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|Evaluation of in vivo effects of traditional Sri Lankan spice mix on inflammation and the production of reactive oxygen species by peritoneal cells
Perera, Inoka C.
Reactive oxygen species
|INSTITUTE OF BIOLOGY SRI LANKA
|Gunasekara, S.S., Perera, I.C., & Mapalagamage, M.S. (2023). Evaluation of in vivo effects of traditional Sri Lankan spice mix on inflammation and the production of reactive oxygen species by peritoneal cells. Proceedings: The 43rd annual sessions of the Institute of Biology, Sri Lanka. P.93
|The traditional Sri Lankan spice mix (TSSM) also known as raw curry powder is prepared by combining the seeds of coriander (Coriandrum sativum), cumin (Cuminum cyminum), and fennel (Foeniculum vulgare). Generally, spices contain bioactive compounds like phytochemicals with therapeutic potential that can boost immunity. As studies on TSSM are scarce, the potential effects of TSSM on inflammation and the production of reactive oxygen species (ROS) by peritoneal cells were investigated here. Two groups (test - TSSM; n=4, control – distilled water; n=4) of healthy adult male Wistar rats were orally gavaged daily for 6 weeks during this study. At the end of the 6 th week, the carrageenan-induced rat paw oedema model was utilized in assessing the anti-inflammatory properties whereas the Nitroblue tetrazolium (NBT) assay was performed on carrageenan-induced infiltration of peritoneal cells to determine the effect of TSSM on the ROS production of peritoneal cells. The assessment of anti-inflammatory properties resulted in different rates of change in hourly paw volume between the two groups following the carrageenan administration. The mean peak volume displacement for the test group was observed at the 3 rd hour of carrageenan treatment and for the control group, it was recorded at the 4 th hour. This manifests better anti inflammatory powers in the test group. Nevertheless, there was no significant difference between the changes in the volume displacement of the two groups in each hour (p<0.05). The statistical comparison of optical density values of NBT assay at 620 nm revealed no significant difference (p<0.05) in ROS production of peritoneal cells between the test and control groups. These results indicate that there is a window for higher concentrations of TSSM to possess better anti-inflammatory properties that could make TSSM a food adjunct that acts against hyperinflammation although no significant relationship between the TSSM and oxidative stress was unveiled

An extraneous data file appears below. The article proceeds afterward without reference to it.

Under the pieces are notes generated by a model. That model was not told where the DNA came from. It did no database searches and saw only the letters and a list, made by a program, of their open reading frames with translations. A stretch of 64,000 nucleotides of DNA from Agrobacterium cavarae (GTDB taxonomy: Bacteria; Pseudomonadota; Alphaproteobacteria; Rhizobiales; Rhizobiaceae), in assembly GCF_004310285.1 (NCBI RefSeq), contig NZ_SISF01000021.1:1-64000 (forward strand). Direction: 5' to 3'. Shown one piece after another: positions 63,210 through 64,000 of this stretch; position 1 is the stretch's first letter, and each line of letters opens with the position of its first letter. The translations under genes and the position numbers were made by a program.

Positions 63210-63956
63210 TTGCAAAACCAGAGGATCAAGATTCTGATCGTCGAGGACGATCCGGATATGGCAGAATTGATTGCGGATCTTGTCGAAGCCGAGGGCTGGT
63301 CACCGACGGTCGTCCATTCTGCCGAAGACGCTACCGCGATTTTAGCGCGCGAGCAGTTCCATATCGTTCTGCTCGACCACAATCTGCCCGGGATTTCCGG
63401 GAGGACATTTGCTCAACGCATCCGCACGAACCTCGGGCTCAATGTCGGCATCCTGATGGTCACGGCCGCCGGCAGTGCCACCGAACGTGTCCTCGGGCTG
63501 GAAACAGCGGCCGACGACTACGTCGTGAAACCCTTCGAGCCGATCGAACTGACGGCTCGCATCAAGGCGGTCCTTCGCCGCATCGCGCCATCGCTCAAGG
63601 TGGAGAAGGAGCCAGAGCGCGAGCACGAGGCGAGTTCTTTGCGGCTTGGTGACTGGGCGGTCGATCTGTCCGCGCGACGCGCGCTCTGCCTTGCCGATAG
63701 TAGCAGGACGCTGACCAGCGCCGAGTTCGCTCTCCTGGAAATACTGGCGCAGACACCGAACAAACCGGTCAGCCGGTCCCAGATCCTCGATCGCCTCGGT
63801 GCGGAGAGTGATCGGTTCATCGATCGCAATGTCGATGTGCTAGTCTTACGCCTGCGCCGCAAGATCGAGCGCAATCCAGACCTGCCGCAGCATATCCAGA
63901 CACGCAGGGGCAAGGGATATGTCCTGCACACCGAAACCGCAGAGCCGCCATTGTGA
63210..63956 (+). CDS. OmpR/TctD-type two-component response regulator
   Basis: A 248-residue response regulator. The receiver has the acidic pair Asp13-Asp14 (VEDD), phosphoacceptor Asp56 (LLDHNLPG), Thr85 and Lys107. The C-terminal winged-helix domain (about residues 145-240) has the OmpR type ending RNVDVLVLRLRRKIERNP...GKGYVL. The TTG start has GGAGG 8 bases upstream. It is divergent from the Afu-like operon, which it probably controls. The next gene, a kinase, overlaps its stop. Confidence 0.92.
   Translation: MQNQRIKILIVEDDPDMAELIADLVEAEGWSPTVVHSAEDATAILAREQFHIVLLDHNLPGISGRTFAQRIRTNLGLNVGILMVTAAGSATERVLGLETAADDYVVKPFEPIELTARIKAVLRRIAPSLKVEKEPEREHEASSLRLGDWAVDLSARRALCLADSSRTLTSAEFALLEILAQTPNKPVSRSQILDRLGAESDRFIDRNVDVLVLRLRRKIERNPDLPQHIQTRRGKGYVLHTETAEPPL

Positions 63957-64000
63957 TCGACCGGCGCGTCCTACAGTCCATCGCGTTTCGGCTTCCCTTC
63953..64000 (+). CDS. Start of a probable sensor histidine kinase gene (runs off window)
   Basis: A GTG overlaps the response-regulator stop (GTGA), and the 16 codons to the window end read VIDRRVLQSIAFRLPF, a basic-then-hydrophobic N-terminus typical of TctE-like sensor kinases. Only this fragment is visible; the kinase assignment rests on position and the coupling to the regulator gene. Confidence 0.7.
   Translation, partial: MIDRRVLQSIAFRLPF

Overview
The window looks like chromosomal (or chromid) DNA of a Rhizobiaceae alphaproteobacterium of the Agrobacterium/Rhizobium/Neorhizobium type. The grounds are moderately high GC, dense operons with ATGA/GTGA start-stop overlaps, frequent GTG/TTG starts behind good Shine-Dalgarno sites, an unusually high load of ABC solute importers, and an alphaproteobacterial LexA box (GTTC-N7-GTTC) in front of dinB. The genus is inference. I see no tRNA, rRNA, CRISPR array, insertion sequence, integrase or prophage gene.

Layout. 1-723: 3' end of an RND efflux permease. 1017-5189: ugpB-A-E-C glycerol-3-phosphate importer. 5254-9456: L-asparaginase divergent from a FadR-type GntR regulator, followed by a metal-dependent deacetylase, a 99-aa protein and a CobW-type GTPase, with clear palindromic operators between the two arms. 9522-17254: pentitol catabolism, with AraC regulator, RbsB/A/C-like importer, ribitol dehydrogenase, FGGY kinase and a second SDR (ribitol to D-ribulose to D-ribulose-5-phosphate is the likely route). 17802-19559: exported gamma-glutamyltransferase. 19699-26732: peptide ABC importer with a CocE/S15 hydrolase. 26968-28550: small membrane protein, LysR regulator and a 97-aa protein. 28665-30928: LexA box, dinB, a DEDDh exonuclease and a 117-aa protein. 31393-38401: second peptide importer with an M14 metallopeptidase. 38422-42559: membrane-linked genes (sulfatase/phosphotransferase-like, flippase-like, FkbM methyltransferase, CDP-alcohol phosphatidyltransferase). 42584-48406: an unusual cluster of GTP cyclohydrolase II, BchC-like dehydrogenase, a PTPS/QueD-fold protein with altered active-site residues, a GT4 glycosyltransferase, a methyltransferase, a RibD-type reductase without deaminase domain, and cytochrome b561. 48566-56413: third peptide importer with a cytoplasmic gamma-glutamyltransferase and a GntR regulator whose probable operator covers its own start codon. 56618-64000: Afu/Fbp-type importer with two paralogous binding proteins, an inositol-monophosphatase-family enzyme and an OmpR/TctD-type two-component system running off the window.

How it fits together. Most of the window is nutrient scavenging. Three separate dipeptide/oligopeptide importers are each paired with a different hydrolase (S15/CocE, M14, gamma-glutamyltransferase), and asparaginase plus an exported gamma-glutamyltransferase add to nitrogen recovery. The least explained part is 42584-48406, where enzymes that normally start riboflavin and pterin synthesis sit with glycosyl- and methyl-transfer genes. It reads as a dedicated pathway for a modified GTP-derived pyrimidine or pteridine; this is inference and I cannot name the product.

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|Department of Zoology
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